The brass findings were of better quality and more plentiful than in the earlier pieces, which were composed mostly of beads. Some of the findings were French but most were made right here in the United States. Many still are, and I am always adding them to our inventory at the website.
The plating on the findings was called Russian Gold Plating, and it was a mustardy-brown antiquing over a fine gold plated primary finish. In this photo you'll see an older piece with RGP finish, and a raw brass, unplated new piece:
The one on the left is vintage, probably from the late 50's til late 60's. The large one on the right is raw brass and still made, in fact, it just arrived here yesterday.
Sometimes in the old vintage cagework, regular stampings were also used as focal pieces. In order to incorporated with beads, they had to be punched, or drilled. This is a vintage silver plated Haskell finding with tiny drill holes made for wiring, from my small collection of unused findings:
This could easily be accomplished with a small hole punch. Another example in the old RGP finish. Again, this piece is still made.
I found that my usual methods of approaching assemblage don't really work when doing a piece in this style. There is MUCH more planning required. I'll need not only to decide what type of leaves I will use, but also if I will need to drill or punch 'pilot holes' for the wire.
I'll need to check and be sure I have enough seed beads! It takes more than you think, sometimes!
WOW....I wonder how many were in this parure set of three pieces that match?
Again, this photo is courtesy of Cathy Gordon.
As the Haskell and Hagler styles progressed up into the 50's, you saw more and more brass stampings being used in the layers.
For me, this is where it really gets interesting, as I love the play of beaded and unbeaded pieces, manipulating and layering!
This very rare piece from Cathy Gordon's files features an amazing crystal head as a focal! A Haskell lady head brooch!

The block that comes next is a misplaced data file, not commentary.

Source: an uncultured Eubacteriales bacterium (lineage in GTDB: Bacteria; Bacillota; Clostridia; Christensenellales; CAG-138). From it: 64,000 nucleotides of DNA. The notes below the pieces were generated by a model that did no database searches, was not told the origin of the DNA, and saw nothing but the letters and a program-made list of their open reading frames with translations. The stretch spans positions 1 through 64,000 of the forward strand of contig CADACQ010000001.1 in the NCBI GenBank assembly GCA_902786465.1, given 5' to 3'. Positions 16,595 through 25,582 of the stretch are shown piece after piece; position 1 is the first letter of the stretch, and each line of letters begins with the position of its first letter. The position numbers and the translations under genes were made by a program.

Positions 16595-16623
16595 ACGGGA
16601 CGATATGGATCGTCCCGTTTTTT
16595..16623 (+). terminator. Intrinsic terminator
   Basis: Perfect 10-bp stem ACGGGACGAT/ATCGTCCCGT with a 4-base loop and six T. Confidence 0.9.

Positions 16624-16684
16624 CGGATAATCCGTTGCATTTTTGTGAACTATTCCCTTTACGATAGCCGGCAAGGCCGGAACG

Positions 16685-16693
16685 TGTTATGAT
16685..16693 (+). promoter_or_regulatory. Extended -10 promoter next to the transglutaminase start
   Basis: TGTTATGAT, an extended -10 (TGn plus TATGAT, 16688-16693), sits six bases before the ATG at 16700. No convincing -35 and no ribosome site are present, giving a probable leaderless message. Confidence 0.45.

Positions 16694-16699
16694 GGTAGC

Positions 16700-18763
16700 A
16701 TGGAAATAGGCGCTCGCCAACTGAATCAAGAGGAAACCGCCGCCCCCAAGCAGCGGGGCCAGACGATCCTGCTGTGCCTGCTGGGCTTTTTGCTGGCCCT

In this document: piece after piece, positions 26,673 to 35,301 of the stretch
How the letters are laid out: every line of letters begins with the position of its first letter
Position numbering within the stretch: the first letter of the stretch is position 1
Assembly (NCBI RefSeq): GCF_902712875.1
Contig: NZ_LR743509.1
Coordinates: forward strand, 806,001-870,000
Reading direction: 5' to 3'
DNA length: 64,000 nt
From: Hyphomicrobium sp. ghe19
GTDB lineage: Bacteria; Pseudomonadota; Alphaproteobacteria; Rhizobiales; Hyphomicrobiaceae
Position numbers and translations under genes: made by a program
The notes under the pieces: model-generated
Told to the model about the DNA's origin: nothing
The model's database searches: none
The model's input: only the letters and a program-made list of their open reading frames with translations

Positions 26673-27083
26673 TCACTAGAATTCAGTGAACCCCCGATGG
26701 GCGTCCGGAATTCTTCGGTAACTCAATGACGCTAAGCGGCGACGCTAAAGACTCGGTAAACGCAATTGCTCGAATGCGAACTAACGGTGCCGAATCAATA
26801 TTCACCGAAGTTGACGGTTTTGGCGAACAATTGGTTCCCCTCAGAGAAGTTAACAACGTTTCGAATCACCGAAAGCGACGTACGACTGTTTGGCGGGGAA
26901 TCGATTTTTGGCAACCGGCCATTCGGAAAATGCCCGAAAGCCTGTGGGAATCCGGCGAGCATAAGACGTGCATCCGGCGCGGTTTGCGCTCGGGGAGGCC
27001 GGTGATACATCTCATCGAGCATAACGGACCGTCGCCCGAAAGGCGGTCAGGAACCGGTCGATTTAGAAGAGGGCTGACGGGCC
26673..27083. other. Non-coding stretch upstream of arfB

Since I am a huge fan of this type of jewelry both vintage and handmade, I am always looking for vintage style pieces of filigree and components to bring in to the B'sue Boutiques website
Today I made a collage of some of the pieces that came in yesterday that could be handily used in this type of assemblage:
I would probably not bead those filigree leaves. I might colorize them, though, as they are raw brass. The curved filigree leaves are awesome for adding dimension to be piece. They are very pretty, though, if you go up through the spine, or the middle with rose montees or tiny baroque pearls.
You're the designer....it's your call!
This piece in the collage is really handy for wrapping around a stone or focal so that you can build the design around it:
I love beading this brass fan.....if you go to its listing on the site and click to see the secondary photo, you will see a fun piece I made long ago with it and a sleek hand finding, such as you see in the collage:
We also just got some vintage hinged cuffs that are perfect for doing tapestry beading, all around:
Find it here:
I only touched the tip of the iceberg on this subject....it's been something that's mesmerized me for years. If you are interested in this sort of work, making a deep study of how the pieces were really made, will help you to understand the soul of the work and to develop great texture and dimension in your pieces.
I'll be back with more photos and reports the more I study along and get my techniques worked out!